CBC ARTS DOCUMENTARY on MY NEW body of work


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Letting barnacles grow on her work is the key to this sculptor's ethereal creations

For her latest project, Susannah Montague is stepping out of her studio and collaborating with the ocean

Milena Salazar · CBC News · August 22

(CBC Arts)

When Bowen Island, B.C.-based artist Susannah Montague was growing up, her family would travel to Scotland to visit relatives who owned an antique shop. She would spend those summers studying vintage objects like Dresden dolls and blue and white porcelain in the shop — an experience that now deeply informs her intricate ceramic work.

Using these traditional methods but with a contemporary twist, her pieces combine natural and fantastical elements to conjure a whimsical world of cherubs, dolls, butterflies, skulls and animals. "I think my style is influenced by my childhood and watching my children grow up," she says. "It's full of the daydreams that we have as children, and the nightmares of a childhood, captured in the scary and the beauty of these pieces."

Watch The Video:

On Bowen Island, artist Susannah Montague explains why she's been giving her sculptures to the ocean.

For her latest project, Montague is stepping out of her studio and collaborating with the ocean. She's submerging new ceramic pieces in crab traps in the intertidal zone, allowing barnacles to grow on them. Barnacles are small crustaceans that build a "house" around them made of calcium carbonate — which happens to be the most common source of calcium in ceramic glazes. "I was sculpting barnacles in porcelain and I thought, 'Why not let nature do its thing?' I love the thrill of working so hard of making a piece and just surrendering it and leaving it in the ocean for months. It's sort of like opening the kiln. You hold your breath and open it up."

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(CBC Arts)

In this video, Susannah Montague talks about the process of letting outside forces step in to her work, and how it's allowed her to let go of her perfectionism and let nature use its own creative power.

You can follow Susannah Montague and her adventures with the ocean here.

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(CBC Arts)

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(CBC Arts)

"Enjoy the Now" Podcast Interview Off with Danielle Krysa AKA the Jealous Curator


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Earlier this month I got to participate in an "Interview Off" with Danielle Krysa AKA The Jealous Curator. Danielle interviewed me and then I got the opportunity to interview her and learn more about her new book "A Big Important Art Book (Now With Women!)". This event was hosted at Victoria's Club Kwench  and it was a real honour to have been a part of this event. You can listen to the Danielle's Pod Cast entitled of the event entitled "Enjoy The Now" at her Art For Your Ear podcast page. I hope you enjoy it!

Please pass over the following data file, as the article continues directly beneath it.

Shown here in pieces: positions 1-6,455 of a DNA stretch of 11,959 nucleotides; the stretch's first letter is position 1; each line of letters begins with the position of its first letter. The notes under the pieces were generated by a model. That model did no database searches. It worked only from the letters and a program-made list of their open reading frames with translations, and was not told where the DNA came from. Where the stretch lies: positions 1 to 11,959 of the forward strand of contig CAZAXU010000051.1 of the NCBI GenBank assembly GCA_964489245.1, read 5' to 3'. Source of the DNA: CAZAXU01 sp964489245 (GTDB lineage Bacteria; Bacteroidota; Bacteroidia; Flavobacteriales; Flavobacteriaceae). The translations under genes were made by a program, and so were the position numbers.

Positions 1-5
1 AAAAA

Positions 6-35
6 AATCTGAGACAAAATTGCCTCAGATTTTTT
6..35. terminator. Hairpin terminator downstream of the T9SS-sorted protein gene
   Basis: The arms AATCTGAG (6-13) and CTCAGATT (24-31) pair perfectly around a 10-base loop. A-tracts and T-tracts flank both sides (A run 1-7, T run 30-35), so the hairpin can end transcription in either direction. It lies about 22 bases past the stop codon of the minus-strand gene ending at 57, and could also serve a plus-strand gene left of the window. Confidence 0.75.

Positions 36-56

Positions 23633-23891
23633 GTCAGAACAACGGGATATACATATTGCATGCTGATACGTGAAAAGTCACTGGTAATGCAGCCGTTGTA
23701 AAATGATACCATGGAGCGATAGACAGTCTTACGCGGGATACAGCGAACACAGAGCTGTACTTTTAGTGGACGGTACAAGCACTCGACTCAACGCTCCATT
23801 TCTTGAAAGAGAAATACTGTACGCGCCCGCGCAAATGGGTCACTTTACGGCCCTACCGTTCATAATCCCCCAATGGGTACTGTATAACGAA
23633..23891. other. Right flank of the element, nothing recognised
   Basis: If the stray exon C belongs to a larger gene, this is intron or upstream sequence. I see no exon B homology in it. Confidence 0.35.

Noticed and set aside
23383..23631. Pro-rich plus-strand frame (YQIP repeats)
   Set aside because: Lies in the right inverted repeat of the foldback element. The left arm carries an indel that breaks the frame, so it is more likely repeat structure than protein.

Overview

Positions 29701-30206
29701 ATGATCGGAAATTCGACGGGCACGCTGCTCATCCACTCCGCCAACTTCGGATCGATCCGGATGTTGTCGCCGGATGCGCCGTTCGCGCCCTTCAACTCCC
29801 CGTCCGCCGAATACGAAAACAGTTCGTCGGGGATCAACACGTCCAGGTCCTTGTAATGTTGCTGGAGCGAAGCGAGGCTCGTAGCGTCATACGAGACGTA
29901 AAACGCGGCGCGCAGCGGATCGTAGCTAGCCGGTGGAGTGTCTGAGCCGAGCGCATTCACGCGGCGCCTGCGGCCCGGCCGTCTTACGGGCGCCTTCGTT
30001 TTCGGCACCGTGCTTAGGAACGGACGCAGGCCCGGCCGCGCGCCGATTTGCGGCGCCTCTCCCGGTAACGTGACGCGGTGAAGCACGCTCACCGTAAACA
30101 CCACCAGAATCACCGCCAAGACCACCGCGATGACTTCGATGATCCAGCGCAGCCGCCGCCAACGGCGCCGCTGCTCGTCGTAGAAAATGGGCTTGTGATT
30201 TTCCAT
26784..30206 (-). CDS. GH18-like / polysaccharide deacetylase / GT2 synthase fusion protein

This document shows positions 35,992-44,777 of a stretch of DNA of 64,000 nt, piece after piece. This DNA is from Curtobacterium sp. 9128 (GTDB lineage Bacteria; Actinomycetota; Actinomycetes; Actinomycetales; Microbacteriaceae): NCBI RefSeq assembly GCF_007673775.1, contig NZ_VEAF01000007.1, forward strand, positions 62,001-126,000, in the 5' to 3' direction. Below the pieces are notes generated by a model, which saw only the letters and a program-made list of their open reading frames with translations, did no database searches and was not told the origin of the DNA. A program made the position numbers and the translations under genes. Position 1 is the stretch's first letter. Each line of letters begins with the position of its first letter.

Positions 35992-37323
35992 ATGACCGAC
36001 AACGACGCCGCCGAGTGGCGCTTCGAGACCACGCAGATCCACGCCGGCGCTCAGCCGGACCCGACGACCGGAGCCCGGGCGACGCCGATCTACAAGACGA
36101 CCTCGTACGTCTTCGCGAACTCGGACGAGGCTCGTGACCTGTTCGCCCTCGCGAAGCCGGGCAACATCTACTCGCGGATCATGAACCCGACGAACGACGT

Elevenses / Susannah Montague in discussion with The Jealous Curator March 25th in Victoria, BC.


"Join us for a conversational interview with Danielle Krysa (The Jealous Curator) and artist Susannah Montague. Both of these talented and sassy women will discuss their art, the business of art, and their respective challenges and inspirations.

Coffee, tea and light snacks provided - it is elevenses after all.

Danielle Krysa has a BFA in Visual Arts, and a post-grad in graphic design. She is the writer/curator behind the contemporary art site, The Jealous Curator (est.2009). Danielle has curated shows from Washington DC to Los Angeles, San Francisco to Toronto. In 2014 she published two books, titled “Creative Block” and “Collage”. Her third book, “Your Inner Critic Is A Big Jerk” was released in October 2016, and she is currently working a new book due out Fall 2018. Danielle has also had the great pleasure of speaking at TEDx, PIXAR, Creative Mornings, CreativeLive, and was interviewed for several video segments on oprah.com.

Susannah Montague received her BFA from Emily Carr University of Art and Design in the sculpture department. She also attended the Ontario University of Art and Design, the Vancouver Film School, and completed an Artist In Residence program with Bowen Island School. She has exhibited and sold her work in Vancouver and Los Angeles and is a long time member of the International Alliance of Theatrical Stage Employees (I.A.T.S.E.)


e·lev·ens·es
noun British informal
a short break for light refreshments, usually tea or coffee, and sometimes biscuits, taken about eleven o'clock in the morning."

- Club Kwench event